Mastercard has classified monthly recurring donations as “subscription services” under a rule that goes into effect on Sept. 22, and will force fundraisers to alert sustaining donors every month of their cancellation option.
According to Mastercard’s current FAQs on the issue:
Q: “If a customer is donating to a charity on a recurring basis, is this considered a subscription?”
A: “Yes, this would be considered a subscription service.”
To gain an exemption or clarification that the new rule doesn’t apply to nonprofits — despite the explicit language in the FAQs — The Nonprofit Alliance (TNPA) is collecting member signatures on a letter and has an attorney set to meet with Mastercard executives.
Mastercard’s new regulations are an attempt to cut down on credit card fraud and reduce chargebacks – disputes with consumers over monthly subscription fees or efforts to cancel services. The regulations lump nonprofit in with merchants, suppliers of streaming services and magazine, health club and other subscriptions. TNPA CEO Shannon McCracken said the donor-nonprofit relationship is distinct from that of a consumer and merchant or vendor.
McCracken called the regulation “overkill,” saying it will place a burden on already-overworked nonprofit staffs and should not apply to the sector since donors are voluntarily contributing, not receiving a literal subscription or goods and services in exchange for the charge to the card.
“There’s a big difference between receiving a streaming service and making a recurring donation,” McCracken said.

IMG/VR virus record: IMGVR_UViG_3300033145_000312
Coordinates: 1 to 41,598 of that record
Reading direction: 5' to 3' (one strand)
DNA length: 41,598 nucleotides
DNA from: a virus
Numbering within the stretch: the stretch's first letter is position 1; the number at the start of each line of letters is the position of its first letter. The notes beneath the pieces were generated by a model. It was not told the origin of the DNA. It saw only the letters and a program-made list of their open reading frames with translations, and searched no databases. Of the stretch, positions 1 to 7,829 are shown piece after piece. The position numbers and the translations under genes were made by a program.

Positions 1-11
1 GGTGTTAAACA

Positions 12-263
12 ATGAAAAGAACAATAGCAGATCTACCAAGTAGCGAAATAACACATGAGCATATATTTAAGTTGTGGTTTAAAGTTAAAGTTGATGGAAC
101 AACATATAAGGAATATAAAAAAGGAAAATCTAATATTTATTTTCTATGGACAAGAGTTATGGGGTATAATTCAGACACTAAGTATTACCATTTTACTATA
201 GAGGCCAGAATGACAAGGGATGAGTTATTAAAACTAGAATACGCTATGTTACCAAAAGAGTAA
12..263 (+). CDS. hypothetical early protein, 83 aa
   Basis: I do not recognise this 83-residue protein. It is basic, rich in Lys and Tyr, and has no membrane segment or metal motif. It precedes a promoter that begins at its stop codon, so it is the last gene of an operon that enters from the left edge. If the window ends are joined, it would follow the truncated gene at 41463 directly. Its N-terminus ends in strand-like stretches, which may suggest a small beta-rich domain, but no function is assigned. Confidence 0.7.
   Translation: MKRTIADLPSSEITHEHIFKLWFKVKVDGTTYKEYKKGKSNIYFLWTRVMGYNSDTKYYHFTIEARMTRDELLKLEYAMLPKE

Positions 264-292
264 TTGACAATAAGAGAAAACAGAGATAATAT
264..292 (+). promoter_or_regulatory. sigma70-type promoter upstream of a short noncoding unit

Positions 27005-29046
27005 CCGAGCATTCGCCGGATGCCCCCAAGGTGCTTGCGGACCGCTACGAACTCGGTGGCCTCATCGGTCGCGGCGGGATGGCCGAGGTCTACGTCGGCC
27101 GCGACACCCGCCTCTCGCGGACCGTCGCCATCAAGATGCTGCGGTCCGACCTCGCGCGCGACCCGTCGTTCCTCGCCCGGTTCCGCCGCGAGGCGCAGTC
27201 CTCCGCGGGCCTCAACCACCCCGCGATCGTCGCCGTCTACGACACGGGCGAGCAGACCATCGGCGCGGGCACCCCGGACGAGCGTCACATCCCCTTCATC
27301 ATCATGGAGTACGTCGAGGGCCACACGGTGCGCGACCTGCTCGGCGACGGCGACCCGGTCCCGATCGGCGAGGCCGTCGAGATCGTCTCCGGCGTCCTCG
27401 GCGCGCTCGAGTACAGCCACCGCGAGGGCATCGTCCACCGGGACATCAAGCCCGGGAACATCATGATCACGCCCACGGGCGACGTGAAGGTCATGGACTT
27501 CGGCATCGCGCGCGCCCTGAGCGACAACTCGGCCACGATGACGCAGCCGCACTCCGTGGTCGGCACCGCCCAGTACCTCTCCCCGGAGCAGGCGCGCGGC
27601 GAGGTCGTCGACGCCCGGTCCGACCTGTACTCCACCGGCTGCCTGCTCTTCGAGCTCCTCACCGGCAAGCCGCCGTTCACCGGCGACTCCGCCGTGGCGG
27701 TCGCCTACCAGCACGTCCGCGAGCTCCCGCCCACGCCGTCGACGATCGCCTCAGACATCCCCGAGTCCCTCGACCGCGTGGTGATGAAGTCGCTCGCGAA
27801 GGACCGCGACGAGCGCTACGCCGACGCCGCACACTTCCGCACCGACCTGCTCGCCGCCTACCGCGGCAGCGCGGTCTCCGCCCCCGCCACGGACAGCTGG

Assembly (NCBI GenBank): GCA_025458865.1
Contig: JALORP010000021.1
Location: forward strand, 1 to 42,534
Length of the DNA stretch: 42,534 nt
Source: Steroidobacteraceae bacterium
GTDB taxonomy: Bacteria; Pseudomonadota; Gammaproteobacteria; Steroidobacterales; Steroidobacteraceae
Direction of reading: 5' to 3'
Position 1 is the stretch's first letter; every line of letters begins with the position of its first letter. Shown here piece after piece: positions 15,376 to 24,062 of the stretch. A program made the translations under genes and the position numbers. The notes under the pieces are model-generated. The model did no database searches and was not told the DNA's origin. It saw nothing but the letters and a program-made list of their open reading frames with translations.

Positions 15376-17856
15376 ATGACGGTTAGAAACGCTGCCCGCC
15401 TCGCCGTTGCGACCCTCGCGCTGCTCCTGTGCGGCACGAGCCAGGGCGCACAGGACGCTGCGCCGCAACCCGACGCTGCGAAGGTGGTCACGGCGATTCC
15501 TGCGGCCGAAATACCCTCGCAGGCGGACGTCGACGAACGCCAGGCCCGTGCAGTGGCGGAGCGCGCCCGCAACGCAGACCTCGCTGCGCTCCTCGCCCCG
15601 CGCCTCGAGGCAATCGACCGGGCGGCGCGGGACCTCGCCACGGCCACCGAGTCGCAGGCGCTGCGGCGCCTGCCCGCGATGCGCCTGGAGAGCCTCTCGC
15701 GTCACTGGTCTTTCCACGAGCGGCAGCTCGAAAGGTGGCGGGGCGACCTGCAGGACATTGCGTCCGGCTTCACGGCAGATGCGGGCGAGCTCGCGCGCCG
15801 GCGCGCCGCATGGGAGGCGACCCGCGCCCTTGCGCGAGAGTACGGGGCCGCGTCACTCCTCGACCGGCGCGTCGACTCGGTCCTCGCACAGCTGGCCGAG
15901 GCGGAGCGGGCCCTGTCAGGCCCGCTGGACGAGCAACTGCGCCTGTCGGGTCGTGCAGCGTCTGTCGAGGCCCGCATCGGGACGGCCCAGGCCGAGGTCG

Mastercard Senior Vice President of Communications Seth Eisen, via an email, told The NonProfit Times that he is working on securing clarification of the new rules.
The new regulations require:
- A confirmation email at the time of enrollment that includes the terms of the subscription and instructions on how to cancel the subscription. McCracken believes clear instructions about recurring payments from a donor to a nonprofit is a best practice;
- An emailed receipt after every successful billing that includes instructions on how to cancel the subscription, in this case donation;
- Provision of an online cancellation method; and,
- For recurring payment plans that bill less frequently than every six months, a notification with the terms of the subscription and instructions on how to cancel the subscription (donation) must be made at least seven days prior to the billing date.
McCracken said monthly reminders to sustaining donors about opting out of giving defeats the purpose of stewarding them as loyal donors who prefer a particular method of giving and don’t need ongoing written communications.
The regulations will require the embedding of portals on organizational websites for online cancellations. McCracken said chargebacks are not an issue for nonprofits as they may be for merchants and providers of goods and services.
TNPA is asking members to sign a letter it authored that seeks an exemption from the new regulations for nonprofits. TNPA’s letter to Mastercard has received about 110 signatures to date, states, in part: “We rely on donations from generous individuals to make our work possible. Recurring donations are a crucial part of that support. Required compliance with Mastercard’s new recurring transaction regulations would create an undeserved operational and financial impact on our work.”
It continues: “We understand Mastercard’s intention with the new regulations is to mitigate negative practices associated with the utilization of a subscription billing model and/or a negative billing option. Our research across a broad swath of nonprofit organizations shows that nonprofit donations do not result in substantial chargebacks. These regulations, if applicable, could put an undue burden on nonprofits and would not move the needle on Mastercard’s goal of reducing chargebacks.”